Utility's lawyer says anti-Amendment 1 lawsuit is based on 'false premise'
Lawyers for the political committee sponsored by the state's largest electric utilities argued in court documents filed Friday that the attempt to get the Florida Supreme Court to invalidate the proposed Amendment 1 on the Nov. 8 ballot is based on a "false premise" and an effort "to garner more media attention in the days before the election."
The motion, filed by Consumers for Smart Solar, asks the court to reject the argument by solar opponents that recent claims by a researcher working with amendment proponents is proof that the amendment is a fraudulent attempt to deceive voters.
The article by the Miami Herald/Tampa Bay Times included links to a leaked audio recording of Sal Nuzzo, the policy director of the James Madison Institute, who told an audience on Oct. 2 that JMI conducted research on behalf of Consumers for Smart Solar in an attempt to establish the foundation for the utility companies' argument that solar users were subsidizing non-solar users. He also claimed that Amendment 1 was an attempt at "political jiu jitzu," designed to "negate" the efforts of the solar advocates to expand rooftop solar in Florida.
The Florida Solar Energy Industries Association and Floridians for Solar Choice, the pro-solar political committee opposing the amendment, filed two lawsuits Wednesday asking the court to reopen the case involving the the ballot language claiming that proponents “withheld relevant and material information as to the objective and intended purpose of the amendment, and thereby misled this Court (and is now misleading the public) as to the adequacy of the ballot title and summary presented to the voters.”
But in the response filed Friday, Raoul G. Cantero, lawyer for the utility-backed political committee sponsoring the amendment, argues the lawsuit "is based on the false premise that a ballot summary is misleading if it does not state the political motivations of the sponsor,'' said "But this Court has repeatedly held that a ballot summary cannot address the sponsor’s political motivations."
Cantero cited the Miami Herald/Tampa Bay Times article used by the amendment opponents: "The only new information – a newspaper article alleging that “the sponsors of Amendment 1 ‘attempted to deceive voters’” (Mot. at 2) – is not only unsubstantiated but directly contradicted by the Sponsor’s statements in the very same article. In earlier filings with the Court, the Sponsor made its motivations clear: Amendment 1 is designed to protect the use of solar energy in Florida, but would ensure that government can manage its growth to protect the broader public interest."
Cantero, a former Supreme Court justice, attempts to do in court documents what an Amendment 1 spokesperson has done in written statements: distance the proponents from Nuzzo.
"Instead of engaging in a policy debate, the Motion attaches newspaper articles that cite statements by someone named Sal Nuzzo, of the James Madison Institute, about the alleged political motivations behind Amendment 1,'' he writes.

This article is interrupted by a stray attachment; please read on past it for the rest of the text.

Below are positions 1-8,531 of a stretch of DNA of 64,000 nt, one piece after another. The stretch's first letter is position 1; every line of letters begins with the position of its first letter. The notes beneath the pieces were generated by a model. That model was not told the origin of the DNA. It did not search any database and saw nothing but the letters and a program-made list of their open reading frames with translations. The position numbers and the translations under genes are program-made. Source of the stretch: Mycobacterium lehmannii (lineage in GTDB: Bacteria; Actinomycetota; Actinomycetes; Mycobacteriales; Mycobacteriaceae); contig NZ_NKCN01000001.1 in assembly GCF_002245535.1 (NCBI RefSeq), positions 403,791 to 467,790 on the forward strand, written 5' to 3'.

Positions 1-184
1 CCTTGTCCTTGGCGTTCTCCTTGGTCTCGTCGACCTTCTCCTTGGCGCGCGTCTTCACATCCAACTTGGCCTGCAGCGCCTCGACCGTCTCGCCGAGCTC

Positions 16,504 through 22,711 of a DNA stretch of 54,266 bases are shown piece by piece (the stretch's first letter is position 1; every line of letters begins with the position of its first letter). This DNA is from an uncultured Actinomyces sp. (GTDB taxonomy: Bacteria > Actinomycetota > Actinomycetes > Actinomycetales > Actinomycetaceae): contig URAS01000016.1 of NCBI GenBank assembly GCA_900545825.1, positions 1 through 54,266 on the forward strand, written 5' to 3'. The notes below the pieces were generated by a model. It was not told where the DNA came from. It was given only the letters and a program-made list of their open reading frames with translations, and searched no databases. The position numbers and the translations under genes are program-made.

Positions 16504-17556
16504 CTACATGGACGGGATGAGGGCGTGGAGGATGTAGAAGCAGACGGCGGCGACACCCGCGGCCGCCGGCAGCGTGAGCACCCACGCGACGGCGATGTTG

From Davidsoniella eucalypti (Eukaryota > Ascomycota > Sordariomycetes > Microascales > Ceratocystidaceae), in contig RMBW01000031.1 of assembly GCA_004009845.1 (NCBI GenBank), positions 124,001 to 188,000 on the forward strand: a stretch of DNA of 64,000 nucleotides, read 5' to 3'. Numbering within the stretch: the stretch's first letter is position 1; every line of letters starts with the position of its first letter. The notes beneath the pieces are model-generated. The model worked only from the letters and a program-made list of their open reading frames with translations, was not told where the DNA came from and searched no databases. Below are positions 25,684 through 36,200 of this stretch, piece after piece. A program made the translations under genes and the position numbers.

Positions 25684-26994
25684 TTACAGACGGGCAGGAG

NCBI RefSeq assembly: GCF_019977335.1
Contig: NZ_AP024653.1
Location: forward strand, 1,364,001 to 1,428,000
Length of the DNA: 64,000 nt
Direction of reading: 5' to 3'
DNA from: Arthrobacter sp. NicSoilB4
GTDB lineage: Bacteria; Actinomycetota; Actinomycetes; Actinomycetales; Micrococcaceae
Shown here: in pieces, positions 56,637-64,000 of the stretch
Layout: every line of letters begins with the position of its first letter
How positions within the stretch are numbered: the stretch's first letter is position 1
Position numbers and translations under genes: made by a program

"Yet, nothing in the articles indicates that Mr. Nuzzo speaks for Consumers for Smart Solar, other than assertions of guilt by association. To the contrary, the articles quote representatives of both Consumers for Smart Solar and the James Madison Institute denying that Mr. Nuzzo or his organization had been hired, funded, or asked to do anything by the Sponsor in the conception, development or drafting of Amendment 1 (Consumers for Smart Solar is prepared to submit affidavits to that effect if necessary). Mr. Nuzzo may have his own motivations for supporting Amendment 1, but he is not the Sponsor.
"And it is, frankly, reckless to accuse Consumers for Smart Solar of “fraud or other misconduct on the Court” based on newspaper articles citing the statements of a third party."
Cantero quotes Justice Barbara Pariente, whose strongly-worded dissent called the amendment a "wolf in sheep's clothing" for its attempt to mislead voters into thinking it is a pro-solar initiative and refers to her comments that the ballot summary must not include political motivations.
"To ascribe one primary motive to advocates of a measure, and then require that this motive be conveyed in a seventy-five word ballot summary, is impractical if not impossible,'' Pariente wrote. "I conclude that the task of informing the public as to the possible motivations behind the proposed amendment and its practical effects must fall on the proponents and opponents of the measure."
Cantero also argues that proponents of the amendment fail to specify the fraud that they claim. "The Motion alleges no facts specifying a fraud by the Sponsor; it only attaches newspaper articles citing statements by an individual who does not speak for the Sponsor."
"In truth, this Motion is an attempt to use the judicial process to garner more media attention in the days before the election. The articles attached to the Motion were published more than two weeks before the Motion was filed; and the Motion was filed less than a week before the election, in conjunction with a press conference announcing it."
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